Two Cars Better Than One

An auto analyst says sales would be higher if 35- to 44-year-olds bought multiple cars.

TRAVERSE CITY, MI – Auto sales are getting better, but the speed of recovery should be faster, says industry analyst Itay Michaeli.

He points to one demographic group – people aged 35-44 – as the reason sales aren’t more robust.

It’s not that they’re not buying a car. It’s that their households are not buying two, says Michaeli, director-U.S. autos and auto parts for Citi Investment Research and Analysis.

“The question is not so much whether young persons will buy a car as much as whether the 35- to 44-year-olds will buy more than one,” he says at the Management Briefing Seminars here.

The seasonally adjusted annual rate for July was 15.6 million units, high enough to stoke optimism from industry observers who contrast that with moribund sales of 10.4 million in 2009, Michaeli says.

But one might think today’s SAAR theoretically would be 16 million units, considering that the recession is over.

Young people who are gainfully employed “are playing the game by buying a car,” he says. “But the 35-44 group is the problem. Too many of them are not willing to buy that second car.”

In the past, more 2-car garages were filled to capacity. But that’s changed. “The industry needs 35-to-44 year olds buying car No.2,” Michaeli says. “Car No.2 is not a need, it’s a lifestyle choice.”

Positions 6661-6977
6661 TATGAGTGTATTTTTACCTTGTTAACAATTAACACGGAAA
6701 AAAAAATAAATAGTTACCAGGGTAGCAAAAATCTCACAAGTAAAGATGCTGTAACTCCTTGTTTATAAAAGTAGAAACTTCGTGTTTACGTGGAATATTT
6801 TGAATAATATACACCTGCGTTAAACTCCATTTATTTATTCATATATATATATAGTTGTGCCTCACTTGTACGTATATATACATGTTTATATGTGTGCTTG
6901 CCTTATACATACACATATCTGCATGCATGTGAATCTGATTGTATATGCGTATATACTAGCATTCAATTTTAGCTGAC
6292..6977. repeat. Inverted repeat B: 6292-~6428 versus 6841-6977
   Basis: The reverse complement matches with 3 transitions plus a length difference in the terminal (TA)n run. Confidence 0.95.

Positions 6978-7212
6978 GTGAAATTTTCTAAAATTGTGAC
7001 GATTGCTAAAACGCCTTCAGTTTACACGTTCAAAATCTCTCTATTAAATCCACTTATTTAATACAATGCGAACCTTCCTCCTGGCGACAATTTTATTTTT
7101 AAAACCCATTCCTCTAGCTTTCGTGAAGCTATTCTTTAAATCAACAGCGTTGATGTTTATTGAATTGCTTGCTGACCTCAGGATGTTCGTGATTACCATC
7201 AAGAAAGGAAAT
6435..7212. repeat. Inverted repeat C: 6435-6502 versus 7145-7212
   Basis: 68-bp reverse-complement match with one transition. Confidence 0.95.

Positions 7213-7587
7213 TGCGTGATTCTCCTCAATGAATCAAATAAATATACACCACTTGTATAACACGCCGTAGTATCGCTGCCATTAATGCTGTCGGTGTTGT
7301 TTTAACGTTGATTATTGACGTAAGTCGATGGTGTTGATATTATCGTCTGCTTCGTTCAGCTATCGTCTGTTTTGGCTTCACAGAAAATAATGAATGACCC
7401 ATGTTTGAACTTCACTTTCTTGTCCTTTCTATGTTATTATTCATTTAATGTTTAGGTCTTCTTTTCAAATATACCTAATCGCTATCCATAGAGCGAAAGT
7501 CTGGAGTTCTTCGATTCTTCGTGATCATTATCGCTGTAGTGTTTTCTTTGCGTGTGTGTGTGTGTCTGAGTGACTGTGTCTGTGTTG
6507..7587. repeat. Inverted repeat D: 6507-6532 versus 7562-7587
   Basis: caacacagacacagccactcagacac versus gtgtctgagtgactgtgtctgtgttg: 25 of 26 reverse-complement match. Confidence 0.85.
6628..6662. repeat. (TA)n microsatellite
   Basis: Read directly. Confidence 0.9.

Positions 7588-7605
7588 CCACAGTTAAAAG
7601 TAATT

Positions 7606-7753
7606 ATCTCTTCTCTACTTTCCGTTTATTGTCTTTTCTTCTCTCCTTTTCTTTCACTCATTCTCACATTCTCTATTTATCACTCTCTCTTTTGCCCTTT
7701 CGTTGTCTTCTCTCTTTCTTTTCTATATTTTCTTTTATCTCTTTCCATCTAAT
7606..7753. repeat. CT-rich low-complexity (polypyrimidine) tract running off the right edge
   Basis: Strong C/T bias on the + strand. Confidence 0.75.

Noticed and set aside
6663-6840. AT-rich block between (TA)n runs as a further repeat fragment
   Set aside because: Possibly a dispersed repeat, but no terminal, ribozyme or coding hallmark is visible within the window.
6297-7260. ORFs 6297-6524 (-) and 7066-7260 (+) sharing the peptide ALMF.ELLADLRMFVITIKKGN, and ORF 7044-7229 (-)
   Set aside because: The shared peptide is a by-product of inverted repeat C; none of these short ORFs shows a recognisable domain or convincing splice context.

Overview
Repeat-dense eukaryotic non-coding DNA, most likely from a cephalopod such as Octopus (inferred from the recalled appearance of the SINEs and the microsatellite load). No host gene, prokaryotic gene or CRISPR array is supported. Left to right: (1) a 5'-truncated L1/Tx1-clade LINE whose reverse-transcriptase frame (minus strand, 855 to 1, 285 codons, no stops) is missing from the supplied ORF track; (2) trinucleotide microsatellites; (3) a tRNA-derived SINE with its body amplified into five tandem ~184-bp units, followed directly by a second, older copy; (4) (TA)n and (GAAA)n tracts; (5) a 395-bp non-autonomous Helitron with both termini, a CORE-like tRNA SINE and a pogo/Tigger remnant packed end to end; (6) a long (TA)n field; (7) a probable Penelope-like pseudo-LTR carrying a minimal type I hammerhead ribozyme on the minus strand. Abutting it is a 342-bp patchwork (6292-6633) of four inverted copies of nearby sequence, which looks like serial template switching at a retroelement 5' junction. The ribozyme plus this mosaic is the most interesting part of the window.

The worry is former 2-car households that downsized to one during the recession will keep it that way. “If that happens, they might never buy a second car. It is a potential long-term threat.”

Most people who delay vehicle purchases continue to blame the economy for their reluctance, even though times are better, Michaeli says, citing a Citi survey.

The survey indicates many people on the sidelines fear a situation in which they buy a car, then become unemployed despite an improving job market.

“I still believe job-assurance programs could be the magic to unlock this,” Michaeli says, referring to offers by some auto makers, notably Hyundai, to buy back a car from a purchaser who shortly afterward unexpectedly becomes jobless.

Pent-up demand occurs when people replace old vehicles showing their age. “But going from one car to two is not pent-up demand,” he says.

Because better-built vehicles of today last longer, owners replace them less often, a relatively new consumer pattern. “It means the replacement cycle has been dramatically lengthened,” he says. “In the past, this is something we never considered.”

Citi is bullish on the auto industry “but not ignorant of demographic trends involving the 35-to-44 age group,” Michaeli says.

Other industry optimists at the conference include G. Mustafa Mohatarem, chief economist at General Motors. “I have no doubt the recovery will continue,” he says, adding that “people will continue to buy cars.”

The Center for Automotive Research’s forecast is less rosy. “It takes a long time to get back to previous peaks,” says CAR Chief Economist Sean McAlinden, referring to annual sales of 17 million units in the early years of the last decade. “It is a slow recovery.”

CAR doesn’t see auto sales approaching 16 million until about 2016, he says, citing negative factors such as sluggish gross domestic product growth and climbing interest rates. “We’re fairly pessimistic.”

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